Molecules and Cells 2016; 39: 299-309https://doi.org/10.14348/molcells.2016.2242

Fig 5.

Figure 5.miR-30a requires CAGE to enhance the tumorigenic and metastatic potential of cancer cells. (A) Malme3M (106) cells were injected into the dorsal flanks of athymic nude mice. The indicated mimic (50 μM/kg) and siRNA (50 μM/kg) were intravenously injected 4 times in a total of 28 days. The extent of the tumorigenic potential was determined as described. (B) Tumor tissue lysates were subjected to qRT-PCR analysis and Western blot analysis. **p < 0.005; ***p < 0.0005. (C) Immunohistochemistry staining employing tumor tissues was performed as described. (D) Malme3M (106) cells were intravenously injected into athymic nude mice. The indicated mimic (50 μM/kg) and siRNA (50 μM/kg) were intravenously injected 6 times in a total of 21 days. The extent of lung metastases was quantified by staining with Bouin’s solution. (E) Tumor tissue lysates were subjected to qRT-PCR analysis and Western blot analysis. **p < 0.005; ***p < 0.0005. (F) Immunohistochemistry staining employing tumor tissues was performed as described.
Molecules and Cells 2016; 39: 299-309https://doi.org/10.14348/molcells.2016.2242

Fig 6.

Figure 6.miR-30a forms a feedback loops with p53 and CAGE. (A) Cell lysates isolated from the indicated cancer cells were subjected to Western blot analysis. (B) Malme3M cells were transiently transfected with the indicated mimic (each at 10 nM). The 48 h post transfection, cell lysates were subjected to Western blot analysis (left panel). Malme3M cells were transiently transfected with the control mimic (10 nM), miR-30acy3 or mutant miR-30acy3 (200 nM). The 48 h post transfection, cell lysates were subjected to Western blot analysis (right panel). (C) Malme3M cells were transiently transfected with the indicated construct (each at 1 μg). The 48 h post transfection, cell lysates were subjected to qRT-PCR analysis. **p < 0.005. (D) Malme3M cells were transiently transfected with the indicated construct (each at 1 μg). The 48 h post transfection, cell lysates were subjected to a luciferase activity assay. **p < 0.005; ***p < 0.0005. (E) Malme3M cells were transiently transfected with the indicated construct (each at 1 μg). The 48 h post transfection, cell lysates were subjected to a luciferase activity assay. *p < 0.05; **p < 0.005. (F) Potential binding sites for transcriptional factors in the promoter sequences of miR-30a (upper panel). Cell lysates isolated from the indicated cancer cells were subjected to ChIP assay. (G) Potential binding sites for transcriptional factors in the promoter sequences of CAGE (upper panel). Cell lysates isolated from the indicated cancer cells were subjected to a ChIP assay (lower panel).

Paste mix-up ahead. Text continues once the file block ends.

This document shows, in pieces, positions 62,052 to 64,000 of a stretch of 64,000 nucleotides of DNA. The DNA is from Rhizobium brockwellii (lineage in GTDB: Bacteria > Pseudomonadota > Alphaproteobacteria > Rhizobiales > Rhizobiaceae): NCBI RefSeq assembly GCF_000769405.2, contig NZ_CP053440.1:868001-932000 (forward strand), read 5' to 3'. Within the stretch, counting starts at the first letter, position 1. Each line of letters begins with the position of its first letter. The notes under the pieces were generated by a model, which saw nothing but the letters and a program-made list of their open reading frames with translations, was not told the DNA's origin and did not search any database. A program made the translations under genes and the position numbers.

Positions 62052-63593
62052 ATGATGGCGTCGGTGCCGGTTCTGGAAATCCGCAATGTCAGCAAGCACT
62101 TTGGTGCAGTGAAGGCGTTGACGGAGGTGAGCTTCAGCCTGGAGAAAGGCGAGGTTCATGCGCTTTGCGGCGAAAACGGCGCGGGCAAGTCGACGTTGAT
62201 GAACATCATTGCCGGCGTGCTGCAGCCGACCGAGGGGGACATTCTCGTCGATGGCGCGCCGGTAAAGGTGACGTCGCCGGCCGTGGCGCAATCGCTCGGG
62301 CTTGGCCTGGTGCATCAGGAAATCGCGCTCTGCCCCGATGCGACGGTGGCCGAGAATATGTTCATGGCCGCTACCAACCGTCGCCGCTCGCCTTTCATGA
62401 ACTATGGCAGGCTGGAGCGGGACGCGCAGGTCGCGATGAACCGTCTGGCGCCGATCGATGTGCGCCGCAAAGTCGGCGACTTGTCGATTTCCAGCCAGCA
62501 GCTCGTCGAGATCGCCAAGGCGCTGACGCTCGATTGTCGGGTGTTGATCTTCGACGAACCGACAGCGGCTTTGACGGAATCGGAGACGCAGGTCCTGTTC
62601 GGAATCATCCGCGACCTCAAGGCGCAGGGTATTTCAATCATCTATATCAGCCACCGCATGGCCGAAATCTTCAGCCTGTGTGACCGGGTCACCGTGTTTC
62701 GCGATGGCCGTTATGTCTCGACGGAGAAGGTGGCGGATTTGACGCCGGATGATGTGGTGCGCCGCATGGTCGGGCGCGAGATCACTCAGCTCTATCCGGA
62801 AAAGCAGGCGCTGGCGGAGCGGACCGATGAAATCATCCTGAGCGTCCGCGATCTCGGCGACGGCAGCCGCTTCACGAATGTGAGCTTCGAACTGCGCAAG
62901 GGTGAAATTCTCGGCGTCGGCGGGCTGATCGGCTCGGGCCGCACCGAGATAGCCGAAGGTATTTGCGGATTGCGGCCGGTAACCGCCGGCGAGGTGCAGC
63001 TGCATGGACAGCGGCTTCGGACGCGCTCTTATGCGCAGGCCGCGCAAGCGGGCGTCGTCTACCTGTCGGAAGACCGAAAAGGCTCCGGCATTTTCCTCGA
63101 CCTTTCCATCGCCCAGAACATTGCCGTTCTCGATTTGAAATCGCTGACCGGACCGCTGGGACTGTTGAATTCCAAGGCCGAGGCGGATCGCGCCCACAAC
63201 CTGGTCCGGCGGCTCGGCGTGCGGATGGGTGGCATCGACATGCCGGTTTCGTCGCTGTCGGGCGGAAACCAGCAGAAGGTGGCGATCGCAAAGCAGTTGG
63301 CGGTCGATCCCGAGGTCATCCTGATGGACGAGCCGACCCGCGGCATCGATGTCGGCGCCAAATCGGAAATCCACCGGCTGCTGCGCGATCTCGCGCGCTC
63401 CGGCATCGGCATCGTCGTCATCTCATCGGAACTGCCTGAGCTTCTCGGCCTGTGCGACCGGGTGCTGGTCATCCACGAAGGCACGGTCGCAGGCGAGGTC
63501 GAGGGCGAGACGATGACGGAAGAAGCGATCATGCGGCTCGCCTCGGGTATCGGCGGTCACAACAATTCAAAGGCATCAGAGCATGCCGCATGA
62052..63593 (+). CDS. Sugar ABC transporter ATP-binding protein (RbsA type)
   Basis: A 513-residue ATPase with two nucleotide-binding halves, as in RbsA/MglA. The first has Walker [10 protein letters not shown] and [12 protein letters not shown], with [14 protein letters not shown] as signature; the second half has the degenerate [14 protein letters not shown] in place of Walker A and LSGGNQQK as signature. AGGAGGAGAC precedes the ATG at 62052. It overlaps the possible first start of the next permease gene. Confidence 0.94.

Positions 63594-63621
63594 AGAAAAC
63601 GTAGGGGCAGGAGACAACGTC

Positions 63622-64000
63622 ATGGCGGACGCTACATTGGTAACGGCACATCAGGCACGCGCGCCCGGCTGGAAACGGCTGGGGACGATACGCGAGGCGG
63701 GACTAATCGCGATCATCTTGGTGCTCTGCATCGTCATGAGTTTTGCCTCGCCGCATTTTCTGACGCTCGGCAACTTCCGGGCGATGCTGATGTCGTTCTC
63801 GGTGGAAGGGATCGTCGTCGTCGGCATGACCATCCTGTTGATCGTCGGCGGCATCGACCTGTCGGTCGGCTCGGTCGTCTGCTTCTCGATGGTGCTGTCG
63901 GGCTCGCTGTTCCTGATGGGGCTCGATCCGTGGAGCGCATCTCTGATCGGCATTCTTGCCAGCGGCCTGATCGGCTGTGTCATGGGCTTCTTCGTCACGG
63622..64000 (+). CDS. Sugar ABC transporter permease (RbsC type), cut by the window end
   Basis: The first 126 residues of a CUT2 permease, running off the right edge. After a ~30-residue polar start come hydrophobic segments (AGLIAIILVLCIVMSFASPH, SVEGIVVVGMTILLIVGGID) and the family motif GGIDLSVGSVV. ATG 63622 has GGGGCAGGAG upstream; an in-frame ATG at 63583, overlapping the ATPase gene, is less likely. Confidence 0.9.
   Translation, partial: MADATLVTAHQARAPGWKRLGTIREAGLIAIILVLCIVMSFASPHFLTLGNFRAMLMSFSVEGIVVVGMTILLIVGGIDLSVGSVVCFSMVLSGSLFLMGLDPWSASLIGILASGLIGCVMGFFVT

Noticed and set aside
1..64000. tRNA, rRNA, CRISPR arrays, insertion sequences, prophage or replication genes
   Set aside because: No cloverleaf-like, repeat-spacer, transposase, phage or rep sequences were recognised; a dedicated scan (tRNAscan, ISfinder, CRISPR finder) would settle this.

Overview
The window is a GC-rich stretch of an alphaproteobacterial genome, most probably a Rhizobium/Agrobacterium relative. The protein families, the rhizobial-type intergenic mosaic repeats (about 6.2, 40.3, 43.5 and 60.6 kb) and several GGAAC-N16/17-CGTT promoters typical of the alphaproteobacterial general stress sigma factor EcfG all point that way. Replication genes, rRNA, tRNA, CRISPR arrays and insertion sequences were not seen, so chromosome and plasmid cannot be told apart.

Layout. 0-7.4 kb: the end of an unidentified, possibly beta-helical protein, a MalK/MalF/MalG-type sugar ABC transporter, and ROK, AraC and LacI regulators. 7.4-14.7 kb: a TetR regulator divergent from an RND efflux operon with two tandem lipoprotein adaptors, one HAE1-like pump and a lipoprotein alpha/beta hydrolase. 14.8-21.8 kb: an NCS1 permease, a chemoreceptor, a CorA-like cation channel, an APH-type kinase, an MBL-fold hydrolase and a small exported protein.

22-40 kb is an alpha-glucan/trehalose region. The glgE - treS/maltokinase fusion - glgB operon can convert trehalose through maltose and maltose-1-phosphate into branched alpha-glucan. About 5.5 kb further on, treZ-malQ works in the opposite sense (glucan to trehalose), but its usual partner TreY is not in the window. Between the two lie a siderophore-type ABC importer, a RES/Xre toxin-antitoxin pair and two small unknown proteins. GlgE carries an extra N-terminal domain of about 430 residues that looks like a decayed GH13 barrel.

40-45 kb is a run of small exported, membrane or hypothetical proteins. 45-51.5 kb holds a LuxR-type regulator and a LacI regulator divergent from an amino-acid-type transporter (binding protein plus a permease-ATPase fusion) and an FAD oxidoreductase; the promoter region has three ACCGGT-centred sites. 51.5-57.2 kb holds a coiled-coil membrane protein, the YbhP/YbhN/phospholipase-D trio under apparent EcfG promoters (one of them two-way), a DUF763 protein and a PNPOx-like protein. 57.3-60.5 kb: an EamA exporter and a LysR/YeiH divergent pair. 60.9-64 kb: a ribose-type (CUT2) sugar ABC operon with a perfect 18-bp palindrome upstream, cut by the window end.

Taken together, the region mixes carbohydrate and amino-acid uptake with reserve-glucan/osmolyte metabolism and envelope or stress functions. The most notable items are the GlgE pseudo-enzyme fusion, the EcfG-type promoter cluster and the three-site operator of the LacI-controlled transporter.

Molecules and Cells 2016; 39: 299-309https://doi.org/10.14348/molcells.2016.2242

Fig 7.

Figure 7.Proposed mechanism of the anti-cancer drug-resistance mediated by the miR-30a-CAGE-p53 feedback loop.
Molecules and Cells 2016; 39: 299-309https://doi.org/10.14348/molcells.2016.2242

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Mol. Cells
Nov 30, 2022 Vol.45 No.11, pp. 763~867
COVER PICTURE
Naive (cyan) and axotomized (magenta) retinal ganglion cell axons in Xenopus tropicalis (Choi et al., pp. 846-854).